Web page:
Blogger: Janet Kobobel Grant
Writing a standout query remains one of the greatest challenges for a writer hoping to snag an agent’s or editor’s attention. I often describe those of us who receive a barrage of queries every day as being somnambulant. We see so many queries that sound the same and offer up ideas we’ve seen many times that we’re kind of sleepwalking as we meander through the query thicket. The writer’s first task in creating a query is to wake us up–gently, or we might not be in the best frame of mind.
- to proclaim yourself the next Nicholas Sparks or Malcolm Gladwell. We read those types of proclamations a lot.
- to use hyperbole in describing your manuscript. That does not impress but suggests your work will be littered with overwriting. For example, if a query describes the manuscript as “The most profound, moving, and picturesque study of the human condition since the Bible,” well…it’s unlikely to be an accurate description.
- to oversell yourself. How you present yourself might get our attention at first, but we do investigate beyond the query and the proposal. So, for example, if you describe yourself as a speaker with a significant platform but, on asking more questions, the agent finds out that means you speak regionally (as opposed to all over the country) and about once a month, every other detail you’ve presented about who you are is viewed with greater skepticism.
Let me add that writers aren’t necessarily trying to deceive in any of these approaches. They’re just framing how they want the agent or editor to see them. Writers also can’t see themselves in the context of the writers’ pool, which is how those of us in publishing view them.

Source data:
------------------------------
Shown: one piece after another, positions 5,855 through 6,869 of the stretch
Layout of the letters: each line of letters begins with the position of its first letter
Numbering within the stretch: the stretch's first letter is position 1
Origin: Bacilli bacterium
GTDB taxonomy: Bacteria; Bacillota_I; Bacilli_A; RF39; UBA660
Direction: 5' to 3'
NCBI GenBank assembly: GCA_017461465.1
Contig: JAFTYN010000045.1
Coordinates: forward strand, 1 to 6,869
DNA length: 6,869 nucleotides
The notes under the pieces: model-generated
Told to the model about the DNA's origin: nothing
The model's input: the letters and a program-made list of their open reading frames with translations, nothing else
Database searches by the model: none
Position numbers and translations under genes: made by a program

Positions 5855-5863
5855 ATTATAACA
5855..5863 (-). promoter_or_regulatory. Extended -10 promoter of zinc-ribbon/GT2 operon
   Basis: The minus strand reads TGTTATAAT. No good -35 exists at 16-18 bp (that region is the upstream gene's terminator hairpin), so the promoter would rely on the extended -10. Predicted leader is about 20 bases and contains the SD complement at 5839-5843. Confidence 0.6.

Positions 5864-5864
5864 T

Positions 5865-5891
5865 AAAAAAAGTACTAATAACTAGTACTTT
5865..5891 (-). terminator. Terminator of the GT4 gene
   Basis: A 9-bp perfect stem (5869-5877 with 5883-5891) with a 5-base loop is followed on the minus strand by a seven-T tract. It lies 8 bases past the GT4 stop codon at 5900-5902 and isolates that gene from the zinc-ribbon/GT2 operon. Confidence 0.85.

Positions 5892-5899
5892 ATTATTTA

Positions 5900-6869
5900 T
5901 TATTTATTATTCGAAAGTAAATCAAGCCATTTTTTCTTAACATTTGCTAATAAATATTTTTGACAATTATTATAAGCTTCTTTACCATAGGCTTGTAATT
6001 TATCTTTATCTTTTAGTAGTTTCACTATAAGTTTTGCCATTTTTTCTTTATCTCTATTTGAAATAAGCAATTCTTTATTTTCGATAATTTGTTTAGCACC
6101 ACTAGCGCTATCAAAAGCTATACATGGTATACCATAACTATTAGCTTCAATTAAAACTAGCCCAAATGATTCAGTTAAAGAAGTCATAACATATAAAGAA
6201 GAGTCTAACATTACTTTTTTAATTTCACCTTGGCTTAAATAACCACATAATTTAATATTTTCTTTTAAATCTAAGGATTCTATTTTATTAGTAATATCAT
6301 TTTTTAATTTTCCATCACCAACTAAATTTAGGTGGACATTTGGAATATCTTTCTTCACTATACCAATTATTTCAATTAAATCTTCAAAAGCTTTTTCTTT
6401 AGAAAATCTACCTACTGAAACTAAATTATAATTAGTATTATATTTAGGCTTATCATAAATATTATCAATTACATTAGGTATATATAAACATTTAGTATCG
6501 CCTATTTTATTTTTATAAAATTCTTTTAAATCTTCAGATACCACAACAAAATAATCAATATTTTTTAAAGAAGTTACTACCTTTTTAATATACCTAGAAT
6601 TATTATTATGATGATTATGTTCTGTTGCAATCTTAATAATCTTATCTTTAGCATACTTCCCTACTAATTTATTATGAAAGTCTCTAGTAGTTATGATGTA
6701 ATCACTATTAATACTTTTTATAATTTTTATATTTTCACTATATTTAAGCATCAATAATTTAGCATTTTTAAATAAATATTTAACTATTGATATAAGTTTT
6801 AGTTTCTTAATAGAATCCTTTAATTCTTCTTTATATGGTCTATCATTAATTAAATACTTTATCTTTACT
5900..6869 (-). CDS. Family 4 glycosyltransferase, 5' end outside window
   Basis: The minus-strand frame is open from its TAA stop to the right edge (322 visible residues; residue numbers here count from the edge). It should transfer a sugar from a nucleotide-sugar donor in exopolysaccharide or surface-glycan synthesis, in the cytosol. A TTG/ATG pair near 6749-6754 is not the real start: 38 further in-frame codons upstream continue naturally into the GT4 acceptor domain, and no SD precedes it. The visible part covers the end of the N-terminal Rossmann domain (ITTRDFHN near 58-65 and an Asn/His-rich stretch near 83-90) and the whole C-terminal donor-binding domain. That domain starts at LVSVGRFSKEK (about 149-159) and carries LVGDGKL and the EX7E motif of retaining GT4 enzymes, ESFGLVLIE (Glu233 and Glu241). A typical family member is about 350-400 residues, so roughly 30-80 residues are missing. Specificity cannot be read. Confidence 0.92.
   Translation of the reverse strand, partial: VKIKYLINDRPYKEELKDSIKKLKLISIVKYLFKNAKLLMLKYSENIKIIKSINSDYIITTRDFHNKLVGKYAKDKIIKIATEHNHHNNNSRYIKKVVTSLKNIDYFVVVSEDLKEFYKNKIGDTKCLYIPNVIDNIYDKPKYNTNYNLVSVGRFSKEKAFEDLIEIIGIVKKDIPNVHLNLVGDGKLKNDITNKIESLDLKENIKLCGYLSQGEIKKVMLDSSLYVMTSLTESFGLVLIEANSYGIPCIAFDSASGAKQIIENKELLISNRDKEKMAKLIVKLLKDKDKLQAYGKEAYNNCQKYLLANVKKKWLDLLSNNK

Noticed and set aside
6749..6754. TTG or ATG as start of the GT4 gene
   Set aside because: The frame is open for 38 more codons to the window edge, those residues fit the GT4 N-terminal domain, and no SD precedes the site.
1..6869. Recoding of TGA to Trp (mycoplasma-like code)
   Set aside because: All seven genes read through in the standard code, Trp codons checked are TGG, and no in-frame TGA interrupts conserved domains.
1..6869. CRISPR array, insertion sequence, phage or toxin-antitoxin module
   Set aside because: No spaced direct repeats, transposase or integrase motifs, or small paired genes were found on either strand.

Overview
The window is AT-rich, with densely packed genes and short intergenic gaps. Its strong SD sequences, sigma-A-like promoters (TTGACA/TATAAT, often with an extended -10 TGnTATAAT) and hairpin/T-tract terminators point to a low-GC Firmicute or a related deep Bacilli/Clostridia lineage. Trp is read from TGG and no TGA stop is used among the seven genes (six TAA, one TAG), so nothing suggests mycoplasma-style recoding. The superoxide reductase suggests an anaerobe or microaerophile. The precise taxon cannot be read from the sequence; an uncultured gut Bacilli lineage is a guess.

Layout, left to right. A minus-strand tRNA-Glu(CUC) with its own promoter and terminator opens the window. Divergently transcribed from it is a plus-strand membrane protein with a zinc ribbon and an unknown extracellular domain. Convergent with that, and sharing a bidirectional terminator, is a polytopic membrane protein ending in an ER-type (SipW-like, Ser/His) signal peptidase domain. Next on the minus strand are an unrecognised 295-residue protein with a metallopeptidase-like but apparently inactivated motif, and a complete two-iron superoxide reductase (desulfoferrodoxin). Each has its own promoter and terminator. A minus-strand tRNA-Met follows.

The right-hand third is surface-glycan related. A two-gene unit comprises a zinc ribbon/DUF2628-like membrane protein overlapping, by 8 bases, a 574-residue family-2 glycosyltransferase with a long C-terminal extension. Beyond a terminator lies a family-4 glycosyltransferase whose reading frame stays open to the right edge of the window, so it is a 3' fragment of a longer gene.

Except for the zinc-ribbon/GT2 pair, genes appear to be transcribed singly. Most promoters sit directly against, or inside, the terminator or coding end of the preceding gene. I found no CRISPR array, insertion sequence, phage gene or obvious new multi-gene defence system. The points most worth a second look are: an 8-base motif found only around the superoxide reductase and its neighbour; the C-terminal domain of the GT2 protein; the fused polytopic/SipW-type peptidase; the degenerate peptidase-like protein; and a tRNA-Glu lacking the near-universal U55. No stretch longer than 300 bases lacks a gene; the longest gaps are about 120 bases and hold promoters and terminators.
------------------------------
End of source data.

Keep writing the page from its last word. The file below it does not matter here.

If you’ve worked hard to become a regional speaker, you feel good about the advances you’ve made. You see how far you’ve come; we’re looking at where you need to be before you can attach the word “significant” to yourself.
If those aren’t the best ways to wake up an industry professional, what is?
- Foremost is that your manuscript is a thing of beauty. Even in nonfiction, if you wield your words well, editors and agents will snap awake.
- Then there’s the platform-thing, which still works its magic.
- But every once in awhile I’ll come across a query that takes a different tack from the norm, and that unusual approach, in and of itself, nudges my eyes open.
A few weeks, ago I received a query that began this way:
“I don’t know how I came to pick up The Waiting by Cathy LaGrow but, once I did, I kept reading straight through to the end. I was riveted by the touching simplicity of the story and the narrative voice. Having just completed my own manuscript, also inspired by true events experienced by my family, I am writing to you in the hopes that you will find my work equally riveting and want to represent me…”
This smart query works on several levels:
1. The writer has done her research. She knows about a book I represented. She read it. She liked it.
2. She mentions her book is written in the same vein. And it is. She wasn’t grasping for a weak connection but shows me where the membrane between the two stories is thin.
3. And the writing of the paragraph is strong as is the rest of the query. She shows off her writing skill in a quiet and elegant way as she describes the manuscript and herself.
Among the elements that struck me about the query was that the writer either accidentally discovered a book I represented or purposely read it. Either way, she realized complimenting a book I participated in getting published would be a winsome approach. She was smart and realized that mentioning The Waiting was setting a radio alarm pre-dialed to my favorite music.
I was fully awake by the time I finished the above paragraph and attentively read on. Unfortunately, her manuscript wasn’t one I thought I could place for a variety of reasons, none of which had to do with the concept or the writing but instead were about it not being a fit for me.
If it had been a good fit, I would have immediately asked to see the proposal and would have eagerly awaited receiving it.
How’s that for a smart query?
When you put together a query or a description of your manuscript, what’s the greatest challenge for you?
What makes a standout manuscript query? Click to tweet.
Lit. agent @JanetKGrant showcases how to make a query stand out. Click to tweet.